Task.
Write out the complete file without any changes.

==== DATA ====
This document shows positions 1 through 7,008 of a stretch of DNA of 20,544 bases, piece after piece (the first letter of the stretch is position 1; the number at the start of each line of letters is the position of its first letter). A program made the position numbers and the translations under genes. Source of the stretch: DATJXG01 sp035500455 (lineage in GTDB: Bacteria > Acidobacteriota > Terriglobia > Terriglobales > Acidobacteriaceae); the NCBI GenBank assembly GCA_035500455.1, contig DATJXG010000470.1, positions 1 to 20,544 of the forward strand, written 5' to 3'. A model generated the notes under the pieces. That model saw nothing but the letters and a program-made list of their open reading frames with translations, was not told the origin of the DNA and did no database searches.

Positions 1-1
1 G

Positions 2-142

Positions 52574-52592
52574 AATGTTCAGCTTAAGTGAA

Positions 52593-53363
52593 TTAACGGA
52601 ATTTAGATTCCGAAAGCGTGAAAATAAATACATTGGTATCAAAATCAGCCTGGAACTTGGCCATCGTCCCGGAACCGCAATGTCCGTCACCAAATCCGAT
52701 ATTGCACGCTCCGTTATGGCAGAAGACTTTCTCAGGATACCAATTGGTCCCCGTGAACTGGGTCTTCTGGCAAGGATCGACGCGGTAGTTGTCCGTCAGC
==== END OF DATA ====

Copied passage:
This document shows positions 1 through 7,008 of a stretch of DNA of 20,544 bases, piece after piece (the first letter of the stretch is position 1; the number at the start of each line of letters is the position of its first letter). A program made the position numbers and the translations under genes. Source of the stretch: DATJXG01 sp035500455 (lineage in GTDB: Bacteria > Acidobacteriota > Terriglobia > Terriglobales > Acidobacteriaceae); the NCBI GenBank assembly GCA_035500455.1, contig DATJXG010000470.1, positions 1 to 20,544 of the forward strand, written 5' to 3'. A model generated the notes under the pieces. That model saw nothing but the letters and a program-made list of their open reading frames with translations, was not told the origin of the DNA and did no database searches.

Positions 1-1
1 G

Positions 2-142

Positions 52574-52592
52574 AATGTTCAGCTTAAGTGAA

Positions 52593-53363
52593 TTAACGGA
52601 ATTTAGATTCCGAAAGCGTGAAAATAAATACATTGGTATCAAAATCAGCCTGGAACTTGGCCATCGTCCCGGAACCGCAATGTCCGTCACCAAATCCGAT
52701 ATTGCACGCTCCGTTATGGCAGAAGACTTTCTCAGGATACCAATTGGTCCCCGTGAACTGGGTCTTCTGGCAAGGATCGACGCGGTAGTTGTCCGTCAGC